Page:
d) When the coach is expected to create a case to terminate the employee.
e) When the employee has psychological problems that should be addressed by a medical professional, or at least a coach with clinical experience. A good coach should be able to quickly identify warning signs and make a referral. Coaching is not therapy and should not be an intervention to go after deep psychological issues.
3. The right coach is used:
Not every consultant or HR professional is cut out to be a coach. An effective coach doesn't need to be a board certified psychologist, but the skill set is unique. Here's a short list of critical coaching competencies.
a) Business acumen:Coaches need to be good businesspeople first. They must be able to understand the market challenges and business priorities their clients face. They need to be able to understand and use executive language.
b) Expert facilitation:Effective coaches are often top-notch facilitators. They understand group processes and process consulting and can guide individuals and teams through effective questioning, analysis, planning and decision-making processes. They can read individual and group dynamics quickly and respond appropriately.
c)Credibility:The best coaches have had business or other experience that can allow them to maintain a perspective. They build credibility quickly by showing that they have "been there, done that." Credibility does not come from a bag of tricks. Beware of a coach with a one-size-fits- all technique or instrument he or she applies in any situation.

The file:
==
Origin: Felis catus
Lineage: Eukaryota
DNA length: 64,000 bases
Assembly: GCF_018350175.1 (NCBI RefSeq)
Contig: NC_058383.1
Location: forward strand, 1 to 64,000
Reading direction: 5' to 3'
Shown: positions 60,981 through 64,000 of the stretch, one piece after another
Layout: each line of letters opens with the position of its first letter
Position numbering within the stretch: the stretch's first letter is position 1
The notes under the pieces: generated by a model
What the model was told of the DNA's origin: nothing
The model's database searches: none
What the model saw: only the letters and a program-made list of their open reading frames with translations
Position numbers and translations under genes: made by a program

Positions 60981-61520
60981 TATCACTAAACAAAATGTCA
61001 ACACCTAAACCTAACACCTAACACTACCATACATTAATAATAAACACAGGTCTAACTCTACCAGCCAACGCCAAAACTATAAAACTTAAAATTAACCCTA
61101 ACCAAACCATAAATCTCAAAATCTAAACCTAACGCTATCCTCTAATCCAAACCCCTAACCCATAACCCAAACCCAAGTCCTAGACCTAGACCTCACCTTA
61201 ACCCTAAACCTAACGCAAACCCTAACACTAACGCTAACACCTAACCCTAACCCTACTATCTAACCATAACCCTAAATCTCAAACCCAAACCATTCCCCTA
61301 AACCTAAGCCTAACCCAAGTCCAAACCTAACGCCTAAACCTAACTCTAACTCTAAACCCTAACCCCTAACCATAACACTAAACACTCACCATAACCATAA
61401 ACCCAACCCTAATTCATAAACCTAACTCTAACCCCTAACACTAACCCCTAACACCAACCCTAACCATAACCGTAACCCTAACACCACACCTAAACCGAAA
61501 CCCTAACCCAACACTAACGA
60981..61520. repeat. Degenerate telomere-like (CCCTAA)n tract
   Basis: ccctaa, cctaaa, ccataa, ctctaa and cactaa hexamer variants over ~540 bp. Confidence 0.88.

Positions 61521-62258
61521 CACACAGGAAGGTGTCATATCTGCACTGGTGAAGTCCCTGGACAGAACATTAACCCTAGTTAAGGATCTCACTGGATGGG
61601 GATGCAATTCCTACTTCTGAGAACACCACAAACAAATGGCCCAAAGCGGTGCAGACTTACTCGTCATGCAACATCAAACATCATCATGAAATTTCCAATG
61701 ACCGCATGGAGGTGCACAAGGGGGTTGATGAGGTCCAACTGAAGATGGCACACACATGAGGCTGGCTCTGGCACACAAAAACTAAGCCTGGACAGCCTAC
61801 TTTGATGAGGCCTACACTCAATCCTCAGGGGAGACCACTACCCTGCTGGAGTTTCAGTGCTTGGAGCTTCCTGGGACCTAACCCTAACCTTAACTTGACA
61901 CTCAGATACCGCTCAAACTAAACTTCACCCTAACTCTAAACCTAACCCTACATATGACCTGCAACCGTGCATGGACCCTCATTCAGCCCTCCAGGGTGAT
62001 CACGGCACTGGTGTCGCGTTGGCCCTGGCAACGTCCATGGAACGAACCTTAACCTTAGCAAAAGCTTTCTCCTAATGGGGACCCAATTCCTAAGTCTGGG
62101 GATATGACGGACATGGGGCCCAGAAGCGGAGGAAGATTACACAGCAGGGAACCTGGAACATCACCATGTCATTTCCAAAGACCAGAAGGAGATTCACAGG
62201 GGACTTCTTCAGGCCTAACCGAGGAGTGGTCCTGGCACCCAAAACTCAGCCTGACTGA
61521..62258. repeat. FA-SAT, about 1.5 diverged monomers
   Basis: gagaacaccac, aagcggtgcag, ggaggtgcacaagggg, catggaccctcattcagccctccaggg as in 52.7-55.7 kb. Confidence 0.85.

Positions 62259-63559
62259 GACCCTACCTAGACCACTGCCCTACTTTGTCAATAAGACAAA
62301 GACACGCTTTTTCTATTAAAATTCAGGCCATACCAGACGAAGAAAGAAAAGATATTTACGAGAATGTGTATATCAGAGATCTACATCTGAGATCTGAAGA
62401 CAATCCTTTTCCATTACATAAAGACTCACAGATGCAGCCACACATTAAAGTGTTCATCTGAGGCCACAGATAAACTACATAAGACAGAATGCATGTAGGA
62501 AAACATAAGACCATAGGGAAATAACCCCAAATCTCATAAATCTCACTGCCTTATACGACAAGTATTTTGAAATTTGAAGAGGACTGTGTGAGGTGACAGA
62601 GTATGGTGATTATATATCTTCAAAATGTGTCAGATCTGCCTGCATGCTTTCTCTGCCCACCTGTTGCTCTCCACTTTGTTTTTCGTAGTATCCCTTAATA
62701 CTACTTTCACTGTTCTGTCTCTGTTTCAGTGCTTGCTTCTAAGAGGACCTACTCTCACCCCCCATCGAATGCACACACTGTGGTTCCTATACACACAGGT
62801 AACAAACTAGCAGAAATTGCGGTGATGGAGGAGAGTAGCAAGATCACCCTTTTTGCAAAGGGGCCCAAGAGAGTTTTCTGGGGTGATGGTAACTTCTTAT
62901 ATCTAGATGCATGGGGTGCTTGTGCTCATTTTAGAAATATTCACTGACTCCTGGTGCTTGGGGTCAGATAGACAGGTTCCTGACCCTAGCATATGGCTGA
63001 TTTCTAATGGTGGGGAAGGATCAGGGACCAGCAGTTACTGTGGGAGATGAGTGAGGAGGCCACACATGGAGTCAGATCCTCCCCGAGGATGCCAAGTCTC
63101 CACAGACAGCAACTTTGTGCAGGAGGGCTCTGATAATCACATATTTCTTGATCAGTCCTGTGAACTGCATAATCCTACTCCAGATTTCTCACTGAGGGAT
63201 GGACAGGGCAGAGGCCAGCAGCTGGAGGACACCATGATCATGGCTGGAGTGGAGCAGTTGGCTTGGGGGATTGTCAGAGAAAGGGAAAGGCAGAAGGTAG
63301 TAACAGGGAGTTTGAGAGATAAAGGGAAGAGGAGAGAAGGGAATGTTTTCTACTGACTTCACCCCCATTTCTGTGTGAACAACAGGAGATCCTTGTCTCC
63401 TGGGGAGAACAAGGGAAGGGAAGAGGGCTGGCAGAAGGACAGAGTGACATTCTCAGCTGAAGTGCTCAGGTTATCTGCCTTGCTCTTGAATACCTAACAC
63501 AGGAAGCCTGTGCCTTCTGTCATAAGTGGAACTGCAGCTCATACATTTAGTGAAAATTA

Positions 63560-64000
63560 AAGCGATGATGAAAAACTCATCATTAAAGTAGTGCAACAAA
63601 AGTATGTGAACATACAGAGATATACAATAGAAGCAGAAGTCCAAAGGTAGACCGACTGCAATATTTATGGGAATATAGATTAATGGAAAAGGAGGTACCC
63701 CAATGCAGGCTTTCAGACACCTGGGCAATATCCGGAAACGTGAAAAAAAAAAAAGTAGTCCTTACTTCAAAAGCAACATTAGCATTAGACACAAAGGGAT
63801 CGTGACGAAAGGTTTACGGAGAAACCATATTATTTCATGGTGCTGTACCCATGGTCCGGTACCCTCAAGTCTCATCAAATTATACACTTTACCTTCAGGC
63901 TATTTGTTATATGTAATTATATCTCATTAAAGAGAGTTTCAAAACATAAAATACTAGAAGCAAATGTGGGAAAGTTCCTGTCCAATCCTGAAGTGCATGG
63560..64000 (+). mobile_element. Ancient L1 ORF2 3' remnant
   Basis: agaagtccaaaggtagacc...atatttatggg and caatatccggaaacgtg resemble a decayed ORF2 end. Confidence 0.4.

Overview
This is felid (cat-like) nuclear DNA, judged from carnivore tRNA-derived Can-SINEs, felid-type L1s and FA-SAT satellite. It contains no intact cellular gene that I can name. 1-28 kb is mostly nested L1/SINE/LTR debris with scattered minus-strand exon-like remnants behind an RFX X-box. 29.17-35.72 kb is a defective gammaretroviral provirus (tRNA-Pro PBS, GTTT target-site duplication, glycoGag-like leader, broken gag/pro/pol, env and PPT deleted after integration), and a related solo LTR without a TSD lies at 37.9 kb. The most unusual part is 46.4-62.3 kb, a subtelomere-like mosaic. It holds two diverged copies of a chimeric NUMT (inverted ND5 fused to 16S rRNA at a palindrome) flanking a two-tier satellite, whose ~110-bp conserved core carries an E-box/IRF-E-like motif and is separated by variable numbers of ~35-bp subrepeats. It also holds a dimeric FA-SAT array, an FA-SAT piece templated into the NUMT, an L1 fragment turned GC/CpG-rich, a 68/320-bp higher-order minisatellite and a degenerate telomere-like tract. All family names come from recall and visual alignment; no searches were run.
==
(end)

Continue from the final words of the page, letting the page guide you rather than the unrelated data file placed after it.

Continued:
d)Interpersonal savvy:Being able to relate to all kinds of people, build rapport and relationships easily, listen, use tact and diplomacy, and diffuse high-tension situations are all hallmarks of an effective coach.
4.Coaching is integrated:Coaching should not be designed and implemented outside of the company's strategy, culture and existing business processes.
The business case for coaching should develop from the company's strategy. The need is best identified from a review of talent, driven by the strategic needs of the business. Coaching should not be a one-off tool. It should be applied where it can best improve a strategic capability of the organization. For example, if business growth depends on developing new products for new markets, look for coaching opportunities with high-potential leaders and their backups in mission-critical new product development, business development or marketing roles.
5.The proper coaching relationship is established:
The coach's client is the employee being coached and not their manager or a human resources executive who may be paying the coach's tab. This is not the typical consultant-client relationship with the economic buyer, so it needs to be managed differently. Once the coaching relationship is established, all feedback and communication should go to the coached employee. Any communication with the manager should come from the client after discussion and agreement with the coach. To do otherwise would breech this special agreement and would jeopardize the coach-client relationship.
The one exception to this would be a case where the coach uncovers unethical or illegal behavior on the part of the employee. The coach is obligated in these situations to terminate the relationship and inform the manager.